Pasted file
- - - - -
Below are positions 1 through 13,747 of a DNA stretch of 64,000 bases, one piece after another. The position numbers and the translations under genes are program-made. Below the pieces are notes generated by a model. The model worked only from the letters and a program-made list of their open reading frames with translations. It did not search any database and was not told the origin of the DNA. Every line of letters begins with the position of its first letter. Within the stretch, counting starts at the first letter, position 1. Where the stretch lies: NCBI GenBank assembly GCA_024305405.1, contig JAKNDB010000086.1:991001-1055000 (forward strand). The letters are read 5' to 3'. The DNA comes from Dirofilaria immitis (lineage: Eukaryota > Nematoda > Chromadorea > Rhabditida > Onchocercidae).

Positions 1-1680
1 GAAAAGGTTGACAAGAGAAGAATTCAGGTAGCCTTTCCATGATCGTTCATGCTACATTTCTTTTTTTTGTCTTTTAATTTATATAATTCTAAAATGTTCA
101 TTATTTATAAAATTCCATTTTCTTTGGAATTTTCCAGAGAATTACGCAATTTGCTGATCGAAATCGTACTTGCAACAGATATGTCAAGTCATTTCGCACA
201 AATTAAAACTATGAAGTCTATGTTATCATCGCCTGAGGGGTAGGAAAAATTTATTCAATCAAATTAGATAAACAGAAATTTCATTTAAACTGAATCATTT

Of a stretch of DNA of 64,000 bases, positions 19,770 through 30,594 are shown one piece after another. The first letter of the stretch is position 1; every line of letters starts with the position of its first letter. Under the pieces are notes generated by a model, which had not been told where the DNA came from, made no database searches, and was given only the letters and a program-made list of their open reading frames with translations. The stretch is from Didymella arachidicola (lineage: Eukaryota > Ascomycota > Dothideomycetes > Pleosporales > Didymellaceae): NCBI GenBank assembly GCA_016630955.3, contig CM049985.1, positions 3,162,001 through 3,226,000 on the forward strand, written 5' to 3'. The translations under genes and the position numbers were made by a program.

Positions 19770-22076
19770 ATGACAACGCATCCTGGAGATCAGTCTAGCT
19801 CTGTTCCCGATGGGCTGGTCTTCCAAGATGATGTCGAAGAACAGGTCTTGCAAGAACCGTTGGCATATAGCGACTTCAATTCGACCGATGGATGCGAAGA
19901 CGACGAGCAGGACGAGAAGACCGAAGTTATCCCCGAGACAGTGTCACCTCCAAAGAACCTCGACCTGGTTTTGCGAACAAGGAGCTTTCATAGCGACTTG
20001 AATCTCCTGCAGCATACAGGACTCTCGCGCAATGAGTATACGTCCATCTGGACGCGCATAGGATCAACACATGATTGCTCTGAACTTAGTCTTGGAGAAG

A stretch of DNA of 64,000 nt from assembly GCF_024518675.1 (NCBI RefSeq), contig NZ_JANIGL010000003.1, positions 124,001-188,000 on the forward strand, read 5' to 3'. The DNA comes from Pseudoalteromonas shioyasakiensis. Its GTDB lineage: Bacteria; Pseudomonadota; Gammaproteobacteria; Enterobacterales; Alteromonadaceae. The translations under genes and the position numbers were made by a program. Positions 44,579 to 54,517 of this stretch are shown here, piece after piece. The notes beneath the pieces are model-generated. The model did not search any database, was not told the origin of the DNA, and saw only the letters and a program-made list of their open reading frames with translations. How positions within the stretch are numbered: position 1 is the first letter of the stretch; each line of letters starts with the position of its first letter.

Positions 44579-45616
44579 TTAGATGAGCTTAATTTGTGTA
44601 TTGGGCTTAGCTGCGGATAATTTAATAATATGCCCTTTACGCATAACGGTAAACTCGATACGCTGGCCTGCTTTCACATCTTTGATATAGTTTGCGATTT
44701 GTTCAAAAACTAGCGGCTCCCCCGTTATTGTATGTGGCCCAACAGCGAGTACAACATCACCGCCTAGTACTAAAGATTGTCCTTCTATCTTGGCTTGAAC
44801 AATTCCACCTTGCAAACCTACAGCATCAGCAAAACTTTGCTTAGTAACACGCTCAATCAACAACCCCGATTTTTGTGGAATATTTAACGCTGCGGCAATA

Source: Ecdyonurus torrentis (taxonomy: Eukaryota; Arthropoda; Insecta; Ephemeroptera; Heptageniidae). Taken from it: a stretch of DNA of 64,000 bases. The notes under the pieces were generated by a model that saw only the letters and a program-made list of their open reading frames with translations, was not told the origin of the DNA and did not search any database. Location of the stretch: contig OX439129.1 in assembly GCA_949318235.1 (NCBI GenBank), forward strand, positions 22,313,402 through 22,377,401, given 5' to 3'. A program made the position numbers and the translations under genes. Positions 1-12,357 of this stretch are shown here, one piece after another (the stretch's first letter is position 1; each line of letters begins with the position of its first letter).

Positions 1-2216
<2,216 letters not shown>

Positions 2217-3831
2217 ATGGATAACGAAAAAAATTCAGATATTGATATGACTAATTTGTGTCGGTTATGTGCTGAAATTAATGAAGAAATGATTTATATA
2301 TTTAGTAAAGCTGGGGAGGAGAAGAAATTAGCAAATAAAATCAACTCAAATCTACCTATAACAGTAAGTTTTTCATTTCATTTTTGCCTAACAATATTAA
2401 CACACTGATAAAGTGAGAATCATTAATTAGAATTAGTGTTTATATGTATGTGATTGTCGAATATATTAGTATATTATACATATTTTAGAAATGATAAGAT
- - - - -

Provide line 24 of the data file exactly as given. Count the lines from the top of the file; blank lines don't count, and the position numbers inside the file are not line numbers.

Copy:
2401 CACACTGATAAAGTGAGAATCATTAATTAGAATTAGTGTTTATATGTATGTGATTGTCGAATATATTAGTATATTATACATATTTTAGAAATGATAAGAT